n general-and Londo, in particular-for every slight, real or imagined? But as Londo watched the one-eyed monster wrap itself around his leg and start to draw itself up his body, he came to the hideous understanding that he would not wish such a fate even on his worst enemy. That would most unquestionably not be Sheridan, and certainly not Delenn. No, despite their rapprochement, the title would likely still be held by G'Kar. Even on G'Kar, though, he would have no wish to see that ... that thing ... attach itself. No one deserved that. Including him. It's not fair, he thought bleakly, it's not right. I have to stop it ... I can still pry it off me, throw it down, step on it, grind it beneath my boot... But if he did so, he knew what would happen next. The Drakh would pull out his detonator, as he had before, but this time nothing would stop his thumb from slamming home. And when he did, millions of Centauri would die, just like that. Fusion bombs hidden by the Drakh would detonate, and the victims would never even know what hit them. They would simply disappear in a massive burst of heat and flame, millions of lives terminated. For a moment, just a moment, he considered it. After all, they would be dead and gone. Their torment would last a brief second or two at most, and then it would be over and done with. They would be placed within the safety of the grave. More accurately, their ashes would be scattered to the safety of the four winds, blowing the length and breadth of Centauri Prime. This, as opposed to Londo's living a life of continual punishment, the keeper monitoring his moves, sitting like a permanent, one-eyed pustule on his shoulder. Watching, monitoring , always there, never giving him a moment's ... Peace. Well ... that was what it came down to, really, wasn't it. For when he pictured those millions of Centauri vanishing into the instant holocaust of the bombs, in his mind's eye they were battered and bewildered. Covered in soot and ash, clothes torn, looking to the sky in bewilderment and fear and wondering when the barrage would ever cease. They had no idea. No idea that Centauri Prime had been framed-made to appear warlike and aggressive. Framed by the Drakh, so that the galaxy would turn against them, and the Centauri would be left all alone in the darkn ess. No idea that he, Londo, was the cause for that deception. No idea that they would still be living in peace, if it were not for Londo. He had stretched forth his hand to lead his people back to the greatness he felt they deserved, as part of the great Centauri Republic, a term that had once prompted respect instead of snickering. Stretched forth his hand like a shepherd, but instead he had crushed his flock. His victims had cried out his name, and he had brought them to utter ruin. For if he had not desired to restore the Centauri Republic, then none of this would have happened. There would have been no Shadow involvement , there would have been no war upon the Nam. None of the heartache and grief that had permeated the last five years ever would have occurred. It was because of him, all because of him. That's what this was, then. As the keeper poked and probed, as its tentacles swept across his bare skin and made him cringe inwardly, Londo realized that this was his punishment. A cosmic sentence of justice was being carried out. Because of who he was and the nature of what he had done, he could never be jailed. Instead, his jail would be his own mind and body. They were being taken from him, and he was going to be trapped within them while lease over them was given to the keeper. It was a prison sentence, and the sentence was life. From where he stood, he could smell the smoking ruins of Centauri Prime. He so loved the world of his birth. All he had wanted to do was restore it to greatness. But he had made a horrible miscalculation. He hadn't realized that the very things that he so despised-the sickly peace that had permeated the society , the sense that its proudest days were behind it-that those things truly were great. Peace, prosperity, happiness . . . what prizes those things were, what joys they brought with them. Perhaps he had lost sight of the truth because of those with whom he had associated. He had spent so much time walking the halls of power, rubbing elbows with emperors, plotting and planning alongside such master schemers as the late Lord Refa. He had lost sight of the fact that they had been hedonistic , scheming, and self-centered. They had cared only for pleasure, and that was usually obtained over the dead bodies of others. Londo had forgotten that these people represented only the smallest percentage of the Centauri people. That the vast, vast majority of Centauri Prime's citizens consisted of decent, simple, hardworking people who wanted nothing more from life than to live it as simply as possible. They were not decadent ; they were not power seekers. They were just decent, ordinary folk, They were the ones whom Londo had let down the most. It was their homes burning, it was their screams he fancied he could hear echoing in his head. He closed his eyes and wished that he could clap his hands over his ears and, in so doing, shut out the cries that would not leave him. And the keeper was there. He felt it sinking its consciousness into his, attaching and intertwining their interests. Then he became aware of the Drakh, watching him-from without, and from within. It was as if the keeper had given the Drakh a viewport into his very soul. It was invasive, it was nauseating, it was ... . . . it was just what he deserved. Despite all the turmoil that roiled through his mind, he never once allowed it to show. They could rob him of his freedom, his independence, his future, his very soul, but they could not remove from him his pride, and the way he carried himself. Whatever else happened, he was still Londo Mollari of the great Centauri Republic. That was why he had not blubbered or begged. He only sighed with inward relief that he had not given in to his momentary weakness and started offering up others to take his place, to be enslaved. For if he had done so, he didn't think he could have lived with himself. Live with himself. Suicide. It was an option that doubtless remained to him still. If it came down to a contest of raw will and the keeper tried to dissuade him from that course, he was reasonably sure that he could still overcome its influence at least long enough to do the deed. But where there was life, there was hope. As long as he lived, there might still be a way of ridding himself of the damnable creature. If he was dead, he had no fallback. If he was alive ... anything could happen. He might still wind up waggling his fingers at the Drakh's head on a pike. That thought led to one, and then another and another, and he couldn't understand it. It was as if every thought that he'd ever had was suddenly tumbling one over the other in his head. A veritable avalanche of notions and recollections ... ... or perhaps ... it was an overview. Perhaps the Drakh, even at this moment, was seeing ... With tremendous effort, Londo shoved away the intrusion, although he couldn't be sure whether it had been real or imagined. He found he could barely stand. He put one hand to his forehead and let out an unsteady sigh. And then the Drakh said the most curious thing. He said, "You will be all right." What an odd thing for him to have said. The Drakh were uniformly heartless, evil creatures-Londo knew this beyond a certainty. What point was there in one of their number pretending that he would be "all right." "No," he growled, aware of the presence of the ... the thing on his shoulder. "I will never be all right again." The Drakh babbled some other meaningless phrases at him, and Londo barely paid attention, giving responses off the top of his head that had little meaning, that he didn't even remember moments later. All he could think about was that eye, perched so close, watching him. The Shadows ... the terror that they had spread had come in the form of their vast and powerful ships. The only personal contact he'd ever had with them had been through Morden, and he had merely been their voice. Now, however, the enemy had a face, in the person of this Drakh who was, even as they spoke, gliding back into the shadows that had vomited him up. And the enemy had established an eternal, vigilant presence in the form of the keeper, which was settling was settling in, part of him now until he died. Until he died. That was the point at which he began toying with the idea. He held the sword, caressed it almost lovingly. It had been quite some time since he had been able to look at it. It was an elegant blade-the one he had used to kill his friend, the companion of his childhood, Urza Jaddo. Urza, who had come to Babylon 5 seeking Londo's aid in a political game that was going to leave his family name in ruins. Urza, who had obtained that aid ... by choreographi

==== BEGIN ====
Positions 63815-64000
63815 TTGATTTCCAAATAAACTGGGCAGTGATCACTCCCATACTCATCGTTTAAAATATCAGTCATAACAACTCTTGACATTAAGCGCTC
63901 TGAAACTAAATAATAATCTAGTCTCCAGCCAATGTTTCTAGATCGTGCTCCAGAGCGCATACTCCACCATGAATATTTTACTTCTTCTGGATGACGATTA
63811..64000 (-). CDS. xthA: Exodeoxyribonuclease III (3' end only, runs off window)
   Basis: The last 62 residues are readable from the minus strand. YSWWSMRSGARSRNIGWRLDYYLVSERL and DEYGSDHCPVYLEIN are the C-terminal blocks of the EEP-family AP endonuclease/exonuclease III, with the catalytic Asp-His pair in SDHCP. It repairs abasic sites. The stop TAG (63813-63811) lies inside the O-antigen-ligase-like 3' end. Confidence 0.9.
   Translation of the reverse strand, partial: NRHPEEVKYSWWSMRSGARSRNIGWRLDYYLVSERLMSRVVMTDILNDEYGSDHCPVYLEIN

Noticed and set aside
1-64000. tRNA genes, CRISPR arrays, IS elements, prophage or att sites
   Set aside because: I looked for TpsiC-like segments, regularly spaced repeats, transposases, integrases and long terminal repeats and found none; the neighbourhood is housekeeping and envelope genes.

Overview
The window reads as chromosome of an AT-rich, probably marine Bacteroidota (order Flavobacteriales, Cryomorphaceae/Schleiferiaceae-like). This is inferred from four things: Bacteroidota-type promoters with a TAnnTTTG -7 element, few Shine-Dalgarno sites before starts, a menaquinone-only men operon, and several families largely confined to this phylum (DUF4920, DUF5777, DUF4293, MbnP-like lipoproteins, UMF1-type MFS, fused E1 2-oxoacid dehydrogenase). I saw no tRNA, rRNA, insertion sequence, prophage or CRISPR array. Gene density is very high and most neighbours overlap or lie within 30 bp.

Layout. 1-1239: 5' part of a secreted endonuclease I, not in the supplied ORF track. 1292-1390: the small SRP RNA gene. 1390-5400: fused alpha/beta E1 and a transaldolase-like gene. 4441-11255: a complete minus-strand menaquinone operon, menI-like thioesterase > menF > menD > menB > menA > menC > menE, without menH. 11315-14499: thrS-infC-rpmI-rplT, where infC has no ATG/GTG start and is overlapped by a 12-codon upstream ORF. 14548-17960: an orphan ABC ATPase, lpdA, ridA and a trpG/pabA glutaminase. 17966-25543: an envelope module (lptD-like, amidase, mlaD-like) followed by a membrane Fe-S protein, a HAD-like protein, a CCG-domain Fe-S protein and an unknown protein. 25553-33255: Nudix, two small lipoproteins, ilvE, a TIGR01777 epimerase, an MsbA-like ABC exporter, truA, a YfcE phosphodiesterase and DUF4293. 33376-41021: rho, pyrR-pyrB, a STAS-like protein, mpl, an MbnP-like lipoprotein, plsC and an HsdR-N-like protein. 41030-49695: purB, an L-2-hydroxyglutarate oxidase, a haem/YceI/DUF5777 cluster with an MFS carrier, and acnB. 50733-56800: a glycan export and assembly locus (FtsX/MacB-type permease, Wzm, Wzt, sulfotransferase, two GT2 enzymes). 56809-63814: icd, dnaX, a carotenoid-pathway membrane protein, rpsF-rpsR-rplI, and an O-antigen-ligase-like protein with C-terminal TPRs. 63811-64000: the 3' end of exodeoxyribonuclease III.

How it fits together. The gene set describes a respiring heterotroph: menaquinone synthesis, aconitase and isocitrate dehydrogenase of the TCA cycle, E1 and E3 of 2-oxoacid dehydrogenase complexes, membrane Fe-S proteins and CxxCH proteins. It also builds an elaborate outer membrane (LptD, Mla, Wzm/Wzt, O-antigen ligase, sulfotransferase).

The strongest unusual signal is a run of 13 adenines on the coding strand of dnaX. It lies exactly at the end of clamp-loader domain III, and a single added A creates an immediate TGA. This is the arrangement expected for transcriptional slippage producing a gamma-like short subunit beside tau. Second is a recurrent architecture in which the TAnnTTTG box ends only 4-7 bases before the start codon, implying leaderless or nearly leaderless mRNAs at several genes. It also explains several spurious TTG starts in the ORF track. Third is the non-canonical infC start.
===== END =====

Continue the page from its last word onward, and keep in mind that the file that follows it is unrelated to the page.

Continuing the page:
ng a duel during which he had died at Londo's hands so that his-Urza's-family would henceforth be protected by the house of Mollari. The protection of the house of Mollari. What a ghastly joke. The Mollari name had certainly afforded Londo a good deal of protection, hadn't it. Londo's brain hadn't stopped working from the moment the keeper had become attached to him. He had picked up on the fact that the creature did not, could not read every thought that crossed his mind. It would report his actions to the Drakh and they, in turn, might intervene, but it had to be actions, actions that ran contrary to the Drakh interest. Londo had taken no action as yet, but he was strongly considering it. Wouldn't it be appropriate. Wouldn't it be just. If the universe were really interested in the order of things, then what would be more just than for Londo to die by a thrust of the same sword that had killed Urza. Something within Londo had died that day. If he used the same sword, brought an end to the suffering an end to the suffering that his life was to become, then perhaps he would wind up where Urza was. They would be young together, young and free, and their existence would lie ahead of them once again. They would spar, they would laugh, and it would be good. Servants were quietly boxing up his belongings, preparing to move them to the royal suite. The sword was the only thing that he had not given over to them. Londo was simply standing there, staring at it, examining the glistening blade and wondering how it would feel sliding gently across his throat. He envisioned his blood pouring from the cut, turning crimson the white uniform of his office. A remarkable color scheme, that. Most aesthetic. And when the Drakh found his body-somehow he knew it would be the Drakh-would the creature be smug over Londo's premature demise, feeling that the death of the Shadows had been repaid? Or would the Drakh be angry, or annoyed that Londo's usefulness had not been fully exploited? That ... was indeed a pleasing notion. The thought of the Drakh being frustrated, knowing that he and his hideous ilk could hurt Londo no longer. Would the Drakh retaliate, by detonating the bombs and annihilating his people? No. No, probably not. The Drakh Entire didn't especially care about the people of Centauri Prime. To the Drakh, they existed merely to act as playing pieces, to keep Londo in line. If Londo were gone, the game was over. With the king fallen, what point would there be in knocking over the pawns? It would be the coward's way out, yes. There was still so much that needed to be done, and if he killed himself, there would never be any chance to try and make good on all that he had done ... Make good? The blade gleamed so brilliantly that he was able to see his reflection in it, and it reminded him of his reflection in the window of the Centauri war vessel as it had orbited the Nam Homeworld. The Centauri had smashed the Nams into near- oblivion, using the outlawed weaponry known as mass drivers. Make good? Make reparations? Balance the scales? What sort of nonsensical conceit was that, anyway? How could he possibly make good on what he had done? Millions ... Great Maker ... billions had died because of him. And he was supposed to set that right somehow? It was impossible, simply impossible. If he had a hundred lifetimes in which to do it, it would still be a hopeless task. Perhaps ... perhaps suicide wouldn't be the coward's way out at that. Perhaps suicide was simply the wise man's way of knowing when it was polite to leave. To keep his now- wretched existence going on this war-torn world, in the deluded belief that somehow he could make things better or atone for his sins. . . Who was he fooling? In the final analysis, who was he fooling? He became aware once more of the keeper on his shoulder. He wondered if, given enough time, he would become less aware of it. If he might become so used to it being there that he gave it no thought at all. If that circumstance did come about, he wasn't altogether sure whether it would be a good thing or a bad thing. He placed the sword down. It was time. Time to see the farce through. As for the rest, well, if it came to that, there would be time enough. Or perhaps the notion would go away on its own. His emotions were too raw, and he couldn't trust himself to make a proper decision. He had to allow himself time to figure out what would be the best thing to do. The notion, however, did not go away. He made his speech to the Centauri people, as they huddled in their homes, cowering in the burned-out shells of buildings that represented the burned-out shells their lives had become. The mental picture of the sword remained in his head even as his own holographic image loomed in the skies of Centauri Prime. What he truly wanted to do was apologize ... humble himself to his people, let them know that it was he, and he alone, who was responsible for this hideous pass to which they had come. But such a speech, honest as it might have been, wouldn't be in the best interests of the Drakh. They had their own agenda, and Londo was merely required to play his part. They had made that quite clear. Do as he was told. Be a good puppet. Speak the speeches as were required, and do not for a moment anger them. "I will walk alone to my inauguration," he announced. "Take on the burden of emperor in silence. The bells of our temple will sound all day and all night, once for each of our people killed in the bombings. We are alone. Alone in the universe . But we are united in our pain." But that wasn't true. It was as much a sham as everything else about him. His pain was his own, and could never be shared or revealed. His pain was the creature on his shoulder. His pain took the form of nightmares that came to him in his sleep, that tormented him. "We fought alone," he told his people, "and we will rebuild alone." But was there anyone on Centauri who was more alone than he? And ... perverse aspecttold his people, "and we will rebuild alone." But was there anyone on Centauri who was more alone than he? And ... perverse aspect of it was that he wasn't alone, not really. The keeper was there, watching him, studying him, surveying him, never allowing him a moment's peace. It served as a constant reminder of his sin. Via the keeper, the Drakh were with him as well. And more. There were the voices. The voices of his victims, crying out to him, protesting their fates. These were the people who had gone to their deaths screaming and sobbing and not remotely comprehending why this was happening to them. They were there, too, remotely comprehending why this was happening to them. They were there, too, making their presence known. It was entirely possible that, of everyone on Centauri Prime, Londo was the least-alone individual on the planet. But that didn't mitigate the circumstances of his situation at all. For there was no one, no one, whom he could tell about his pre- dicament. To do so would have spelled death for that person, of that he was quite certain. He existed, and others maintained a presence near him, but he could allow no one to be close to him. He had to drive away those who once had known him as no others did. The worst would be Vir. Vir, who had stood by his side every hideous step of the way, who had warned Londo against the descent he was taking into blackness. Londo hadn't listened , and Vir had been right. Perhaps that was why Londo hadn't listened: because he had known that Vir was right, and he didn't want to hear it. And Delenn. After the speech, when they took their leave of him, Delenn stepped forward and looked at him in such a way that he flinched inwardly, wondering if somehow she was able to see the evil dropping on his shoulder. "I can no longer see the road you're on, Londo," she said. "There is a darkness around you. I can only pray that, in time, you will find your way out of it." When she said that, the image of the sword presented itself to him once again, even more keenly than it had before. Light glinting off the blade, pure and true, calling to him. It was the way out ... if he chose to take it. He walked to the temple, as he had said. Alone ... but not alone. He took on the ornaments and responsibilities of emperor, and he could practically feel the sword across his throat now. He could almost hear the death rattle, feel the pure joy of the release. He would be free of it, free of the responsibility, free of everything. By the time he began the long walk back to the palace, the sun was starting to set. And he knew, in his hearts, that it was the last sunset he would ever see. His resolve was stronger than it had ever been, the certainty of his decision absolute. It felt right. It felt good. He had done the best that he could and his best had not been remotely good enough. It was time to remove himself from the game. He sat in the throne room that night, the darkness encroaching upon him. Its opulence, with its